This post is part of the series Toxic Charity: How Churches and Charities Hurt Those They Help (And How to Reverse It).
For reference, here’s the version of the book I’m using.
The last section of chapter two is entitled Money and Partnership, and I’m skipping it largely because it is nothing more than another story along the same lines of the others we’ve seen: organizational or individual attempts to assist people through the simple act of giving invariably end badly – the recipients of that help become ‘dependent’ and are sapped of their work ethic – but if all goes well the organization or individual learns its (or his or her) lesson and operates on a different model that does not make people dependent or sap their work ethic. Familiarize yourself with this narrative. I suspect it will continue to appear.
At the core of this narrative is the culture of poverty. Remember the summary diagnosis Lupton gave in the first chapter: “Dependency. Destroying personal initiative.” (p. 3) This is the basis of the idea of the culture of poverty: there is something about the poor that keeps them trapped in poverty rather than breaking out of it.
Now, I want to be fair to Lupton, so there are two notes to make here. First, there is probably something to the general idea of a culture or sub-culture – or, at least, cultures and subcultures – of poverty. That is: within any particular culture, there are reasons that some people are poor and others are not and there are mechanisms that people who are poor will use to survive. Second, while there are those who will blame the poor themselves – they would say that people are poor because they have no work ethic – Lupton does not appear to be among them. While he has not yet addressed any reasons that people are poor, he has yet to blame the poor for their poverty.
Where Lupton places blame is on American – and presumably other Western and wealthy – charitable organizations and individuals. Charity, as traditionally practiced, does not make people work, take loans, start businesses, form neighborhood associations and so on. Or, to put it less, ahem, charitably, it does not encourage middle-class American economic relationships.
The question is: why should it?
Part of what philanthropy and charity do is help us realize visions of the world: how societies should be formed and maintained, what the basis of relationships should be, etc. However, philanthropy and charity do not always do this consciously or obviously: we do not always know the vision that is being realized when we participate in charitable acts. We do not, as it were, always know what we are doing, but we do it anyway. Charity, in other words, is ideological.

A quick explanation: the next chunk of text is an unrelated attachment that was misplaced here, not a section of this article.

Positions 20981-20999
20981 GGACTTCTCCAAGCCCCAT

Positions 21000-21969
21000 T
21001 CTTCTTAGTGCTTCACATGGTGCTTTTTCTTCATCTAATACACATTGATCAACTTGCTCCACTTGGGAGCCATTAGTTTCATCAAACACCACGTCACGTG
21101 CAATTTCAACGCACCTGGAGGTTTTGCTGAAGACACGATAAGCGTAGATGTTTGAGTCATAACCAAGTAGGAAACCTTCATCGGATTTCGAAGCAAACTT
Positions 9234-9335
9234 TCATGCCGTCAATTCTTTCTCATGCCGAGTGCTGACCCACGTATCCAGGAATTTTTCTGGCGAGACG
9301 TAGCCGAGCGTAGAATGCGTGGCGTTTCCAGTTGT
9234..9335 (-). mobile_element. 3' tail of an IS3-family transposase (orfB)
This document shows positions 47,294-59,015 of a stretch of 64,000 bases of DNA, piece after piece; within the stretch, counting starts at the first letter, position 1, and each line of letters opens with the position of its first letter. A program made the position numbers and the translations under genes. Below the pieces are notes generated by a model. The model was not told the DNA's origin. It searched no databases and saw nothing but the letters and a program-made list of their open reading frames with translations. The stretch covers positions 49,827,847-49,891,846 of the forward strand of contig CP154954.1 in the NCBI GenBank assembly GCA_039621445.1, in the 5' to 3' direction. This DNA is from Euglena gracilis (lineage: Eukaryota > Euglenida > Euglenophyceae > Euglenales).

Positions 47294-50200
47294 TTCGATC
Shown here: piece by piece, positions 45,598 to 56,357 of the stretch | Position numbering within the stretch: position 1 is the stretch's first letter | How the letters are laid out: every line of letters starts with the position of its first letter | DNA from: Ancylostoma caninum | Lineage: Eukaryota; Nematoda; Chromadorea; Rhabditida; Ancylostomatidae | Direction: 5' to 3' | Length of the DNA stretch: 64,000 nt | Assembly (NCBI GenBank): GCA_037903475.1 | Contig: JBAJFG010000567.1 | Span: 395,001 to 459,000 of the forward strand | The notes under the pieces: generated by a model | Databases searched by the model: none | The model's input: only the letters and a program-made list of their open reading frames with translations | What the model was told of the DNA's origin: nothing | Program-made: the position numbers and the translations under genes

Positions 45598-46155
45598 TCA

The problem that Lupton identifies is, of course, only a problem within an ideological framework that does not tolerate people getting something for nothing or, more accurately, does not tolerate certain classes of people getting something for nothing. We can see this fairly easily when we think about even something as philanthropic as micro-finance. The way that micro-finance works – like all lending – is that one person must produce a return on what they are ‘given’ while someone else receives a return for the act of ‘giving’. It is the person who already has something to give who receives more without producing anything and the person who does not have enough who must produce in order to meet that return and bring about a benefit for themselves. The ideology behind such a practice does not tolerate the poor getting something for nothing (“It creates dependency!”, “It weakens the work ethic!”) while it clearly tolerates – indeed, may even be aimed for – providing the comparatively wealthy with a way to get something for nothing (“Make your money work for you!”).
In effect, I think, Lupton’s motivating ideology is the same modern capitalist ideology that we saw in The Non Nonprofit and in Dan Pallotta’s TED Talk. And the solution that Lupton seems to be proposing through his narratives – hopefully he’ll be more direct as we move forward – appears to be to extend that ideology to the poor. In other words, it is to replicate the mechanics of capitalism among those it has left behind, if not exploited, through charity.
So Lupton’s analysis of charity – both his assessment of the ‘problem’ of charity and his proposed solutions – are driven by a particular ideology. The question that arises is whether than ideology is a good one and, given that Lupton is ostensibly writing from a Christian perspective, whether it is compatible with the gospel. We will, I’m sure, return to this later. For now, I simply want to put the question out there as one that needs to apply not only to the effectiveness of the charitable vehicles Lupton prefers, but to the underlying cultural structures that come along with them.